Skip Navigation

Smile Michigan Pro

Legal Services

By Dan Schulte, J.D.
MDA Legal Counsel
From the May 2012 issue of the Journal

Question: What does the Board of Dentistry Botox Statement mean for Michigan general dentists?

Answer: The Michigan Board of Dentistry issued its Botox Statement on Feb. 29, 2012. The state-run board takes the position that general dentists should only use Botox, derma fillers and neurotoxins if they both: (1) have been properly trained; and (2) the use is within the scope of the practice of dentistry (defined by MCL 333.1101). The Board states general dentists using Botox, derma fillers and neurotoxins who are not properly trained or who are practicing outside the scope of dental practice are placing patients at risk and that the scope of dental practice applicable to general dentists does not include “injections of these substances for cosmetic purposes.”

The state board’s Botox Statement does not have the force of law because it is not a statute or administrative code rule. In civil cases where the issue is whether the use of Botox, derma fillers and neurotoxins was within a general dentist’s scope of practice, the board’s statement may be used as evidence. However, the court would not be obligated to follow the statement. The same would be true in a licensing case before an administrative law judge.

Although the state board’s Botox Statement lacks the force of law, it does provide valuable insight into the board’s current thinking on the use of Botox, derma fillers and neurotoxins in dentistry. The Botox Statement also serves as a warning to general dentists using these substances without proper training, and to those general dentists who are providing treatment outside their scope of practice.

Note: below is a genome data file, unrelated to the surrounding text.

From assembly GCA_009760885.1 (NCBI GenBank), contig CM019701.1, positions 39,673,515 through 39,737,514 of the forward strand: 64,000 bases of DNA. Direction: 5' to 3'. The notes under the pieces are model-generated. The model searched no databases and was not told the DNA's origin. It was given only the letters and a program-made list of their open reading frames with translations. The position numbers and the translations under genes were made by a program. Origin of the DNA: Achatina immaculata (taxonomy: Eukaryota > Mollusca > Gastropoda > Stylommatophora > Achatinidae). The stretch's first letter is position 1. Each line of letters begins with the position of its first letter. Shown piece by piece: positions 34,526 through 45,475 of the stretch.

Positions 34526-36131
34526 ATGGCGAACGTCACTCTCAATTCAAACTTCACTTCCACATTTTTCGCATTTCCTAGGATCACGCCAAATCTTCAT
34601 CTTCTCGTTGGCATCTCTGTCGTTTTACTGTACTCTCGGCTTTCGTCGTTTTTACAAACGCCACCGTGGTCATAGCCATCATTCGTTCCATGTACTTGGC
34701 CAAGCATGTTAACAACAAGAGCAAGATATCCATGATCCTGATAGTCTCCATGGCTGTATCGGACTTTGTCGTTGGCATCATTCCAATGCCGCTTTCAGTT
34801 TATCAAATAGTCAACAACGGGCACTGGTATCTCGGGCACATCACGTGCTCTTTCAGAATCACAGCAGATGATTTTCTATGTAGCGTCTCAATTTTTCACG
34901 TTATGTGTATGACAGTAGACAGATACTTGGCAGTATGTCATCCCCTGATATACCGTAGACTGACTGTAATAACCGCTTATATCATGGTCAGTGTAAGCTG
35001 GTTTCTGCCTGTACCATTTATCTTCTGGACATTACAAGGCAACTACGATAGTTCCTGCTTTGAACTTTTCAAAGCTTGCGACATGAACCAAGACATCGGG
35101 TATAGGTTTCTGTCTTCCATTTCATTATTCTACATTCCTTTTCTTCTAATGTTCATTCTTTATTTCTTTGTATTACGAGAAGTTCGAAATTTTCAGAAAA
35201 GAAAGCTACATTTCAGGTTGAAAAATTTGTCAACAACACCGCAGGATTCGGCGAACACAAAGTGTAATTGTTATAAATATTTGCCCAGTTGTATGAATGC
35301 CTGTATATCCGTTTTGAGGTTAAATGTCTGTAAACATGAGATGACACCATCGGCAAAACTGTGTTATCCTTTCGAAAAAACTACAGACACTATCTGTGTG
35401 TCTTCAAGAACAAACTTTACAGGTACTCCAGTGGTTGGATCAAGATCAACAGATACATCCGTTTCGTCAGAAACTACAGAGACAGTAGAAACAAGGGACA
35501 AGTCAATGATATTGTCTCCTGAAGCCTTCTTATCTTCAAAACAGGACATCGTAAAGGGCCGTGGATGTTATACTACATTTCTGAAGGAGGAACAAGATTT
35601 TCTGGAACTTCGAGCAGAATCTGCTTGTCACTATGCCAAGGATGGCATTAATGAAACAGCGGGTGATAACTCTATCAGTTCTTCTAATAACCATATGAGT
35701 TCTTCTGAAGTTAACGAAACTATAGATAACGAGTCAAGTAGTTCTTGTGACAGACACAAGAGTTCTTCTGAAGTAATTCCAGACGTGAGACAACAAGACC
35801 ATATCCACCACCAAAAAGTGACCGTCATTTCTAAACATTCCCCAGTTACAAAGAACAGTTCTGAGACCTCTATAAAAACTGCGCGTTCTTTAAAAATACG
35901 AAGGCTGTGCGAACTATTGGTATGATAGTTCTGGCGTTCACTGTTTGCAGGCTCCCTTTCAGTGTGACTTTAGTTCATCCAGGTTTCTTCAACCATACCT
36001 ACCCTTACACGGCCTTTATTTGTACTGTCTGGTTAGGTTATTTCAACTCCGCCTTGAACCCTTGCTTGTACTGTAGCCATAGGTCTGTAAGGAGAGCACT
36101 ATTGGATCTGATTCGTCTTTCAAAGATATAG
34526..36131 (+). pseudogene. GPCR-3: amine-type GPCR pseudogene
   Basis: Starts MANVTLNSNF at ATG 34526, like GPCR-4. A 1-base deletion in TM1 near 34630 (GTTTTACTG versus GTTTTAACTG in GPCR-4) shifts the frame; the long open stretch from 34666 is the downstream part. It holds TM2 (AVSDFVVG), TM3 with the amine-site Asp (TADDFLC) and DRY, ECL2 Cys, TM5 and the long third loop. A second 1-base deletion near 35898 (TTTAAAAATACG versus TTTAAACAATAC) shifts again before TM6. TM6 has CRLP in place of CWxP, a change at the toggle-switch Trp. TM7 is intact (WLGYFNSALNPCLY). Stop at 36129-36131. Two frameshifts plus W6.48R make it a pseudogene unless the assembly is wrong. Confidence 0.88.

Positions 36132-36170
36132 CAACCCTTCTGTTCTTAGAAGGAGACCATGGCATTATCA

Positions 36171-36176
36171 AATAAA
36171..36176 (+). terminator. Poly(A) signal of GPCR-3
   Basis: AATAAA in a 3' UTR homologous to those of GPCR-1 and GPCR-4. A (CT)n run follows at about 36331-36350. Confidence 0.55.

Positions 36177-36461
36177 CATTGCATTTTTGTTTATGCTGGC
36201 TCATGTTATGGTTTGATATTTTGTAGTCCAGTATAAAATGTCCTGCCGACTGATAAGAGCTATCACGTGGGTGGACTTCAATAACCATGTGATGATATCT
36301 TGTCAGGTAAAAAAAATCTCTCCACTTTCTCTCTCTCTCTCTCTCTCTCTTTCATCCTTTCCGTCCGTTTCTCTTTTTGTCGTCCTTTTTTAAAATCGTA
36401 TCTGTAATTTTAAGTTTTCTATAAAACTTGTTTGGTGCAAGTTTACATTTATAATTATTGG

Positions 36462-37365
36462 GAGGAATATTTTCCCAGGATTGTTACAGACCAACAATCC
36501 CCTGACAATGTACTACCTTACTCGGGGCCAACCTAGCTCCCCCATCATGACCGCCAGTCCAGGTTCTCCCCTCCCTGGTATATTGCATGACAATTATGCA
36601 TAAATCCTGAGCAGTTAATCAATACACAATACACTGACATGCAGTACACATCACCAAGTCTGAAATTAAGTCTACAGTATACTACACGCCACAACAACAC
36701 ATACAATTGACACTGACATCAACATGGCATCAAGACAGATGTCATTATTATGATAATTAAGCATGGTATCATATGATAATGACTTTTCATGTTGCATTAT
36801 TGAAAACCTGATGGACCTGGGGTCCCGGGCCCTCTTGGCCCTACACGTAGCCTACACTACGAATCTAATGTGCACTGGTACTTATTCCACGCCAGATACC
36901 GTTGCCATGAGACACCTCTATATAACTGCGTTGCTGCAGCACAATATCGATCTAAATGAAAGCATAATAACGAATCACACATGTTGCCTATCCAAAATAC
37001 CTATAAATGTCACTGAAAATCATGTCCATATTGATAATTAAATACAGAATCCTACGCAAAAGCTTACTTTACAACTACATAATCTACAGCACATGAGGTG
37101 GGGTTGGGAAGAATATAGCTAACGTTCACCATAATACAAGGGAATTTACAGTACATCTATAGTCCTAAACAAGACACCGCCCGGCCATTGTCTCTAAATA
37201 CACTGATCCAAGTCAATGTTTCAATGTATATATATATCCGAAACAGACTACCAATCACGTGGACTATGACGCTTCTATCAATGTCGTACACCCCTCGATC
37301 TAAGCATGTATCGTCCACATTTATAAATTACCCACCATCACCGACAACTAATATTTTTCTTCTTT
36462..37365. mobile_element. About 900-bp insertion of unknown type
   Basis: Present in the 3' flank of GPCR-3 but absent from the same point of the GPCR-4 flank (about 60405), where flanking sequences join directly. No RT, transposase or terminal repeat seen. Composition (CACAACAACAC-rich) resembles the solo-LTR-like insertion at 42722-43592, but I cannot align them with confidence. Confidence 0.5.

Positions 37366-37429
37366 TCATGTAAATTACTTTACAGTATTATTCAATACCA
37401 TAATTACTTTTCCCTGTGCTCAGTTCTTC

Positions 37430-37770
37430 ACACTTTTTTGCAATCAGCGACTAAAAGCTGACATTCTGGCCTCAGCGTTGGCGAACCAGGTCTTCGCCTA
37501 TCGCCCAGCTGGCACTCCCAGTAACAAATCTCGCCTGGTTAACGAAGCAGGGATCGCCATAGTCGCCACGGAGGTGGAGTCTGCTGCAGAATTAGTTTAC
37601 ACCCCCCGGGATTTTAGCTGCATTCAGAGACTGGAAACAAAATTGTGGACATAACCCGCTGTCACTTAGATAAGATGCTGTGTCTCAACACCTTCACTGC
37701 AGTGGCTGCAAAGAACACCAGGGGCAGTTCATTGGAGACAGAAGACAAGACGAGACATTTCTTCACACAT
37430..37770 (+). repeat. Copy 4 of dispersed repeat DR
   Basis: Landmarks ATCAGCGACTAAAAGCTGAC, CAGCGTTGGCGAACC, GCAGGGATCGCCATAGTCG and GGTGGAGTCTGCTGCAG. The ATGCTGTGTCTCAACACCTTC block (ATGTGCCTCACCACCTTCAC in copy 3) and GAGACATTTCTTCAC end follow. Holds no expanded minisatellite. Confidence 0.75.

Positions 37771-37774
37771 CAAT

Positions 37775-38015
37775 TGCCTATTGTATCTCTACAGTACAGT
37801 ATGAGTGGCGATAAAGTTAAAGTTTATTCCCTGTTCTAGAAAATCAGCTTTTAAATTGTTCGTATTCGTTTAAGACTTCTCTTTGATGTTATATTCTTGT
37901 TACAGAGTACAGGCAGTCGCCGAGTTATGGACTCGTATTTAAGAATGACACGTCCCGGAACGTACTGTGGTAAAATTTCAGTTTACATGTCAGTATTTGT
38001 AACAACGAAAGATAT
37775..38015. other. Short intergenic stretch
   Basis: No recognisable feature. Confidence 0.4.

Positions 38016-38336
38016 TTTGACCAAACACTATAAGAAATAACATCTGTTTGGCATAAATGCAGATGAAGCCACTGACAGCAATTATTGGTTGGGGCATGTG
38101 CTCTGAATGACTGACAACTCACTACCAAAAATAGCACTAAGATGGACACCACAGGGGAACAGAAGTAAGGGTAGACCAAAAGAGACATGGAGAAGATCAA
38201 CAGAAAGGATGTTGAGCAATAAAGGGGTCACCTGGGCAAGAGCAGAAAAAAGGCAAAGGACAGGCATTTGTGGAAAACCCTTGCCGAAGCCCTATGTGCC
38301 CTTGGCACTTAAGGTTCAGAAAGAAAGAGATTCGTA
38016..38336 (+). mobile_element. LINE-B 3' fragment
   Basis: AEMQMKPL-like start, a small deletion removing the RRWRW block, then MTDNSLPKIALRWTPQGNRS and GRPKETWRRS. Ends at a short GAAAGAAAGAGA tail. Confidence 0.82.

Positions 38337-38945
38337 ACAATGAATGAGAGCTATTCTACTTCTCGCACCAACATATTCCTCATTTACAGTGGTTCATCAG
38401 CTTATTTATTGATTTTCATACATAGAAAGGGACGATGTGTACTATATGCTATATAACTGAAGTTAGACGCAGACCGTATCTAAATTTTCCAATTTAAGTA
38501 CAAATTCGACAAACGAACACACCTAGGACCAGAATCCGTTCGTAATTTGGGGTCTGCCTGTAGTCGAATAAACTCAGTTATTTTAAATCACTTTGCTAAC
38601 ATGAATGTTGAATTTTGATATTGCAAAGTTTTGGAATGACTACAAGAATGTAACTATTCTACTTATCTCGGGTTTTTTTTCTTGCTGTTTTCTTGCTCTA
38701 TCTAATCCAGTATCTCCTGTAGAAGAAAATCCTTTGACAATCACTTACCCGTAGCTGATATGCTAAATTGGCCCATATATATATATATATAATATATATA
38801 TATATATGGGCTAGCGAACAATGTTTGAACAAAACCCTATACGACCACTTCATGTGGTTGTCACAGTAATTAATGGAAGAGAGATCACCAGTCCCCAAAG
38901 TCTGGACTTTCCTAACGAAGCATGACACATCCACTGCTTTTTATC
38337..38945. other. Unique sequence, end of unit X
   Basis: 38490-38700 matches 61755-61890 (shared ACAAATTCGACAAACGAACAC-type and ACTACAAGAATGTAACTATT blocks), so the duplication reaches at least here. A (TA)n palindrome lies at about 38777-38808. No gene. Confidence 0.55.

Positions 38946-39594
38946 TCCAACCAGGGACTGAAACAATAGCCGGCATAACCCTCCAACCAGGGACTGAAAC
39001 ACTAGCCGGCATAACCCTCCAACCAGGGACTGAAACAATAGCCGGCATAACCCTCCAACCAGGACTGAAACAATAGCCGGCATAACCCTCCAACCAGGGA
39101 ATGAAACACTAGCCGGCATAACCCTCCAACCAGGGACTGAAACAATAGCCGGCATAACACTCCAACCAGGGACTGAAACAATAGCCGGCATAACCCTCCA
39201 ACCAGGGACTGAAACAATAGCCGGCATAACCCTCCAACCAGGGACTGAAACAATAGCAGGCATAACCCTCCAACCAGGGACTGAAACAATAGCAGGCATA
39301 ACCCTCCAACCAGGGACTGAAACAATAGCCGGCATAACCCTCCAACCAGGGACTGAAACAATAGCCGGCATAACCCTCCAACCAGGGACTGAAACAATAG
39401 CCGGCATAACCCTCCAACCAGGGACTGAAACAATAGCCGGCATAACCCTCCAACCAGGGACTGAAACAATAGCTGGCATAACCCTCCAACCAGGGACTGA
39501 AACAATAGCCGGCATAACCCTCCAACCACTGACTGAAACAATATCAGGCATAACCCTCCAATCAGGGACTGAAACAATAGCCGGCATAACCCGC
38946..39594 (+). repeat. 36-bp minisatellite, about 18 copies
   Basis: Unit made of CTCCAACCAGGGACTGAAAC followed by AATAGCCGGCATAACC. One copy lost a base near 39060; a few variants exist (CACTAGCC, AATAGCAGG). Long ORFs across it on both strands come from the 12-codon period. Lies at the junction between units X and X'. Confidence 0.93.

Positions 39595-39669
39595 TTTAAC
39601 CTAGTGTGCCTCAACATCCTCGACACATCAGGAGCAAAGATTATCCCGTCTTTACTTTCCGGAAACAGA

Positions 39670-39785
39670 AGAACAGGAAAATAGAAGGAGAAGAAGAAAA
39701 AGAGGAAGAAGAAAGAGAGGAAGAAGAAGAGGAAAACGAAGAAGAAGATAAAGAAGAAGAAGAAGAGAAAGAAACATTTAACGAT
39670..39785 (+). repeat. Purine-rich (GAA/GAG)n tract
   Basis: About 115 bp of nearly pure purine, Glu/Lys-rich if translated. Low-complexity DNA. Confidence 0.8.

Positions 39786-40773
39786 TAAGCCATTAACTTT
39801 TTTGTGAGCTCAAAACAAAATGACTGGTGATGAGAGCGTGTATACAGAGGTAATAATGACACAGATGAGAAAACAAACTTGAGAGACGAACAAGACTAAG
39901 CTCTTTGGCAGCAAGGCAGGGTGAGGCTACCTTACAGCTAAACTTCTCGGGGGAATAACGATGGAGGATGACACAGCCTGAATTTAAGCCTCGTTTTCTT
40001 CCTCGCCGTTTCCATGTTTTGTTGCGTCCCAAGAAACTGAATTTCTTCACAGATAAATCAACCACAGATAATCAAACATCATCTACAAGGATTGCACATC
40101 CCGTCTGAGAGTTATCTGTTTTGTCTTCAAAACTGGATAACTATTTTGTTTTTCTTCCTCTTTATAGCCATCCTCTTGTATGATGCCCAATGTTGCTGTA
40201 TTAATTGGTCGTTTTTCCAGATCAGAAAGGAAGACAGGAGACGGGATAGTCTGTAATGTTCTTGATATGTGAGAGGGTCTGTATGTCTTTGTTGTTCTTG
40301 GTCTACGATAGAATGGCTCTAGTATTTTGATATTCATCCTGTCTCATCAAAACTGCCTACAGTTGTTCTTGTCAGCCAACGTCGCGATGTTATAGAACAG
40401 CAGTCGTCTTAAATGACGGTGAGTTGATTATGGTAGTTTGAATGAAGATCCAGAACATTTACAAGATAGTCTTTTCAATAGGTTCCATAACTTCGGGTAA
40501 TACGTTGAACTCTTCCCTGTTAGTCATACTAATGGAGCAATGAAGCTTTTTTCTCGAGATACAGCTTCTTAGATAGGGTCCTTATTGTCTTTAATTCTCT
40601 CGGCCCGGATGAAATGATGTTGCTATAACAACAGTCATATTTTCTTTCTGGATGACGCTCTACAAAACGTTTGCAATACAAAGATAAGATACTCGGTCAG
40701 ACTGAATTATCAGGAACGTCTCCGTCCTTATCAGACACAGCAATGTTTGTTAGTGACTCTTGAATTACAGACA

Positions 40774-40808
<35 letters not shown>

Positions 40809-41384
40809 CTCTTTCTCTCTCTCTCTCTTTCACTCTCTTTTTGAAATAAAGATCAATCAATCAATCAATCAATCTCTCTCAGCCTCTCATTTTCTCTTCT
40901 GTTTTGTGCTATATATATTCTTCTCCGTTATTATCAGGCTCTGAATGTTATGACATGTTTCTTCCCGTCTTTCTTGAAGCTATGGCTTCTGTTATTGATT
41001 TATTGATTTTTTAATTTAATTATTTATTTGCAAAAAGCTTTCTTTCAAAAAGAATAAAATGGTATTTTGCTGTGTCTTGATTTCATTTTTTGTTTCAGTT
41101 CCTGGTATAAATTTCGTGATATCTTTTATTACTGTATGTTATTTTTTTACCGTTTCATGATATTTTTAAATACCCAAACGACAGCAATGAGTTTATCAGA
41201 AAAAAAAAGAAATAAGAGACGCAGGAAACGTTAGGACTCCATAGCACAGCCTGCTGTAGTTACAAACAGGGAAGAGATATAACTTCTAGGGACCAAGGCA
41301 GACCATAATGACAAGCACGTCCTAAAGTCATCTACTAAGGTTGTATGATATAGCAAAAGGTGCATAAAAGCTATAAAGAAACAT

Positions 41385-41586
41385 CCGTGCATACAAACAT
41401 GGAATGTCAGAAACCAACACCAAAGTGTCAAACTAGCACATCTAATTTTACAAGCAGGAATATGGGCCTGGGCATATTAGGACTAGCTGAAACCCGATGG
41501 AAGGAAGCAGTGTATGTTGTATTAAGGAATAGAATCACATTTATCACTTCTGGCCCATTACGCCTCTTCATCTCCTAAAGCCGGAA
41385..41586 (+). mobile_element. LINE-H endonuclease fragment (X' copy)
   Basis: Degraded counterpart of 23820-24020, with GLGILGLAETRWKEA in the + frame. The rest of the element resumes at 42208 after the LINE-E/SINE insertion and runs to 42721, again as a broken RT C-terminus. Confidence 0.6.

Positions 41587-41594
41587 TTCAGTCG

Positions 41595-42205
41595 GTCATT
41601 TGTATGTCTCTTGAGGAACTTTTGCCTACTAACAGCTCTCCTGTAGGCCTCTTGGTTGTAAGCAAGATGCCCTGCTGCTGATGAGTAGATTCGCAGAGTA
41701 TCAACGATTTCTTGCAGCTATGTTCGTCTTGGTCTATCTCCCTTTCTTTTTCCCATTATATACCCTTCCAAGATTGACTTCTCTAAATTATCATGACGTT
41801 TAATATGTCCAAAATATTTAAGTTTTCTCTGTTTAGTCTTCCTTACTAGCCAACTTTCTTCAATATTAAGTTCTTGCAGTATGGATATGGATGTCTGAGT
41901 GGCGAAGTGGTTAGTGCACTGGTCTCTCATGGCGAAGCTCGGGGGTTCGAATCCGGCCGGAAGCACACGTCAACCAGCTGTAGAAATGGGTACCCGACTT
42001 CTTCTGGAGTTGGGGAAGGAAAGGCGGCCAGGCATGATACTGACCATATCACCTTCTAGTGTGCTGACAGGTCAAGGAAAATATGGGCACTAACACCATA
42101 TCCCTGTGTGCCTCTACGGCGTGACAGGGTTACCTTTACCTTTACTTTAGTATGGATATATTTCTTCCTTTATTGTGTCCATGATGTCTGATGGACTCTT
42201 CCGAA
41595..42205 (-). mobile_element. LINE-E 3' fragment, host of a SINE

The statement certainly leaves some open questions. First, what would the state board consider to be proper training? The Botox Statement is silent on this issue. The absence of authoritative standards regarding the training required to use Botox, derma fillers and neurotoxins in dentistry means there is no clear guidance on this question. Presumably, the adequacy of training undertaken by a dentist would be judged on a case-by-case basis, and the training should focus on the use of these substances in dentistry (e.g., treatment of the teeth, alveolar process, gums or jaws or their dependent tissues to correct a dental condition such as tempromandibular disorder, involuntary teeth clenching, trigeminal neuralgia or muscle contractions due to over-bites and under-bites) rather than non-dental cosmetic or other applications.

Second, the board’s statement that the general practice of dentistry does not include injections of Botox, derma fillers and neurotoxins for cosmetic purposes is curious. It would seem that if the use of the substances was to treat a disease, pain, deformity, deficiency, injury or physical condition of the teeth, alveolar process, gums, jaws, or their dependent tissues that it would not matter if the treatment was for cosmetic or therapeutic purposes. Many dental services are cosmetic (e.g., whitening, veneers, etc.) but are within the scope of practice of a general dentist despite being cosmetic.